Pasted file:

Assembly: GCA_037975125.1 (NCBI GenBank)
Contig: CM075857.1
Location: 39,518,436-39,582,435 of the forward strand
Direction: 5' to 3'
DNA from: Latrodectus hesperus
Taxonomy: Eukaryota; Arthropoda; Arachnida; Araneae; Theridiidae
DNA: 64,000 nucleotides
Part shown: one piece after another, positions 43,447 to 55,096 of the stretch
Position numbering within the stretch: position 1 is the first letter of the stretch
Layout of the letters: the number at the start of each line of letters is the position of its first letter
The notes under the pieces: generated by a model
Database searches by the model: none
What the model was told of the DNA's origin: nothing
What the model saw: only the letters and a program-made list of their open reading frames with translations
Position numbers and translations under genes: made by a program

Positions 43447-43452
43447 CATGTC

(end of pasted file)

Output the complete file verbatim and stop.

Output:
Assembly: GCA_037975125.1 (NCBI GenBank)
Contig: CM075857.1
Location: 39,518,436-39,582,435 of the forward strand
Direction: 5' to 3'
DNA from: Latrodectus hesperus
Taxonomy: Eukaryota; Arthropoda; Arachnida; Araneae; Theridiidae
DNA: 64,000 nucleotides
Part shown: one piece after another, positions 43,447 to 55,096 of the stretch
Position numbering within the stretch: position 1 is the first letter of the stretch
Layout of the letters: the number at the start of each line of letters is the position of its first letter
The notes under the pieces: generated by a model
Database searches by the model: none
What the model was told of the DNA's origin: nothing
What the model saw: only the letters and a program-made list of their open reading frames with translations
Position numbers and translations under genes: made by a program

Positions 43447-43452
43447 CATGTC